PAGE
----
Northern Rockies Regional Municipality

Rainbow Crosswalk "Opening" Friday (weather permitting)

Fort Nelson will see a splash of colour next to the Northern Rockies Regional Recreation Centre this coming Friday. At the April 25th council meeting, Regional Council requested a report on inclusivity options, which led to a report specific to rainbow crosswalks as an option to acknowledge the LGBTQ2S+ (lesbian, gay, bisexual, transgender, queer/questioning, two-spirited) community.

Council supported the rainbow crosswalk as a symbol of diversity and inclusion, and one that will hopefully spark meaningful conversations about the current reality of discrimination based on sexuality, gender or race faced by members of the LGBTQ2S+ community.

Just in time to commemorate Pride Month, several members of council will be on hand at the crosswalk location this Friday, June 28 at 1:00pm (weather permitting) to celebrate the installation. Please feel free to join them as they mark this “step on the crosswalk” to an accepting community that welcomes diversity in all its forms.

Background

How was the location chosen?

After reviewing a map of the potential rainbow crosswalk locations, the walk from the recreation centre to the east parking area was chosen for its high pedestrian traffic and enhanced lighting that includes flashers.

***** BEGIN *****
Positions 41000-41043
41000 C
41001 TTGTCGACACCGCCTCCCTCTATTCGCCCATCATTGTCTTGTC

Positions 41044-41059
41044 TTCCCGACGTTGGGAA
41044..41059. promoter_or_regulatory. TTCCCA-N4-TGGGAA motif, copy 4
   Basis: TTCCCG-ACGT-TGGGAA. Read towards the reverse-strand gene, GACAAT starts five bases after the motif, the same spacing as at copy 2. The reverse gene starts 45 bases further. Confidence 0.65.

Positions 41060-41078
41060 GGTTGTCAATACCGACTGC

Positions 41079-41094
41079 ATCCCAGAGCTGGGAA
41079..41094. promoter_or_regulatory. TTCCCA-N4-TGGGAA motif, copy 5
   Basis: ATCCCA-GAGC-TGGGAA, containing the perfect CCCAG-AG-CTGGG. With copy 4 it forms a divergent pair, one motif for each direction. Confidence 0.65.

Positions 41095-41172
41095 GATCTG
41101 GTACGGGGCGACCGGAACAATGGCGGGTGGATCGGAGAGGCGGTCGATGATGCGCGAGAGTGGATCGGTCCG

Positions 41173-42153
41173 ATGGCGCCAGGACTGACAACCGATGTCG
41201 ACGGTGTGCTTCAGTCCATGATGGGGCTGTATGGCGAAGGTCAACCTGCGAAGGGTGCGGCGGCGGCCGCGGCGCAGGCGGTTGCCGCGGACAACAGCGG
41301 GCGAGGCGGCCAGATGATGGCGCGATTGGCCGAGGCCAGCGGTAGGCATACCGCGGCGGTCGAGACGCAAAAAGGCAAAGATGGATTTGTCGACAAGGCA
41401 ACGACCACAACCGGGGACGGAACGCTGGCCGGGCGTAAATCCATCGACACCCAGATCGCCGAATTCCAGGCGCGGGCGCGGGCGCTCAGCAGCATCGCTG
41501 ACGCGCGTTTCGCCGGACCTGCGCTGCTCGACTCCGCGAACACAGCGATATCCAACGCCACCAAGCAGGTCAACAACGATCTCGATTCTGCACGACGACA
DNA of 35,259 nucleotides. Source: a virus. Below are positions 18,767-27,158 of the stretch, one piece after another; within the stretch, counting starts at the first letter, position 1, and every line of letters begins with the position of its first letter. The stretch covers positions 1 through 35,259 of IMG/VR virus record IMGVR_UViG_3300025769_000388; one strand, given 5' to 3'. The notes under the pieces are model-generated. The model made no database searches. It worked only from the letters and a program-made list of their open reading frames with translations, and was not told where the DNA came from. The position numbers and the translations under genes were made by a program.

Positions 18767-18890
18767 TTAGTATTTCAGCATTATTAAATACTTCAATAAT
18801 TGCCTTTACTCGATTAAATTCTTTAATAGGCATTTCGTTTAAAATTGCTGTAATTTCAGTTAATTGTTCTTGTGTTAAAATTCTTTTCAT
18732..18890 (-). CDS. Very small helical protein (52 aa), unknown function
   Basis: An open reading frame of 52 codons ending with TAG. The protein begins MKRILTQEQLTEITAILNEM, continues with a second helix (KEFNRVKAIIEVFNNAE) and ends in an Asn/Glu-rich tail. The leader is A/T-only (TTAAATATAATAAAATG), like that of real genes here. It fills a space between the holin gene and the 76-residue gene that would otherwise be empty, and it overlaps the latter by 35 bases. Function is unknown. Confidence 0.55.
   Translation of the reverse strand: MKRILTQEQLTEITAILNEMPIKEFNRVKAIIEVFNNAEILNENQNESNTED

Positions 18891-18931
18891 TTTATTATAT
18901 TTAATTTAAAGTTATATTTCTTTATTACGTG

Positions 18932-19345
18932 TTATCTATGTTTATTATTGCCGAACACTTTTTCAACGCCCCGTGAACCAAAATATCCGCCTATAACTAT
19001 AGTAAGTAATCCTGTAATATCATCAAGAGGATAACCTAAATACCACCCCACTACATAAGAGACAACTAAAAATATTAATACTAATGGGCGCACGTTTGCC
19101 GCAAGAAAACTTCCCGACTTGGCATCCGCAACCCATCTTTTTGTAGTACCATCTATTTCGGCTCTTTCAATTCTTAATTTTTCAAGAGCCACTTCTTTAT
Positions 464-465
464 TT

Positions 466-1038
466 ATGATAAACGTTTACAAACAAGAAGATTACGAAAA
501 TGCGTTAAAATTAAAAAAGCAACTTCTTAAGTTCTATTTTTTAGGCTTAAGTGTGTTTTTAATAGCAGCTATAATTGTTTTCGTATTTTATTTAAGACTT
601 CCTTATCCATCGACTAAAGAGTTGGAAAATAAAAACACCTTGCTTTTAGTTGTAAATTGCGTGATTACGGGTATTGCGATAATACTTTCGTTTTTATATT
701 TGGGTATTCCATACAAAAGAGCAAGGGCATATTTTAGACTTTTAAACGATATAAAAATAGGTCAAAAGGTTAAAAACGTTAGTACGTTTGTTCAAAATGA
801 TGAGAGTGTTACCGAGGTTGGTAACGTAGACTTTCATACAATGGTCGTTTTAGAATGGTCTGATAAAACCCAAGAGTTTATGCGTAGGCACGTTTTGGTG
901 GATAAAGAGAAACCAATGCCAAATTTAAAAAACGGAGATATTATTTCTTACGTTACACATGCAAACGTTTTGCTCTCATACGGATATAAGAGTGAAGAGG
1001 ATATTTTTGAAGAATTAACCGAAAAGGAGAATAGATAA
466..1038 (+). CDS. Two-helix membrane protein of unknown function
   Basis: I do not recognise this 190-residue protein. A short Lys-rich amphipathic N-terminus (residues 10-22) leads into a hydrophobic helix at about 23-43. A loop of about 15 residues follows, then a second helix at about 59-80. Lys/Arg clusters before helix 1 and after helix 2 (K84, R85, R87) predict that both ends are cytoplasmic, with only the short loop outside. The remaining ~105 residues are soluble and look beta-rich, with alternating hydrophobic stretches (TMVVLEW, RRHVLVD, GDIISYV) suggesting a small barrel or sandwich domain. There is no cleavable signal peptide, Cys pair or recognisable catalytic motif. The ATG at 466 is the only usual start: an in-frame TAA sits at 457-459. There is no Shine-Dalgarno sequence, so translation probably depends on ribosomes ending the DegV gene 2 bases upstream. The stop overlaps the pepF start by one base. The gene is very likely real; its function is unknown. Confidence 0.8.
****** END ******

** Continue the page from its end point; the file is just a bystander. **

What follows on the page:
What is the cost?

The cost of installation of one rainbow crosswalk is approximately $2,500 using low-durability paint (which requires annual reapplication) including materials and labour.  High durability cold plastic (the crosswalk paint typically used by the municipality which requires reapplication every three or more years) would cost $6,500 to install and requires extensive lead time for ordering. Regional Council resolved to have the crosswalk installed as soon as possible using the available low-durability paint.

Are rainbow crosswalks safe?

Many local governments across BC and Canada have installed rainbow crosswalks. While the Transportation Association of Canada has identified the need to research non-standard crosswalk colours and markings and expects to be able to provide guidance by 2021, other jurisdictions have undertaken their own reviews.  For example, Edmonton, Alberta performed their own pilot study which found that non-standard “crosswalks did not decrease pedestrian safety and had a positive influence on motorist behaviour.”

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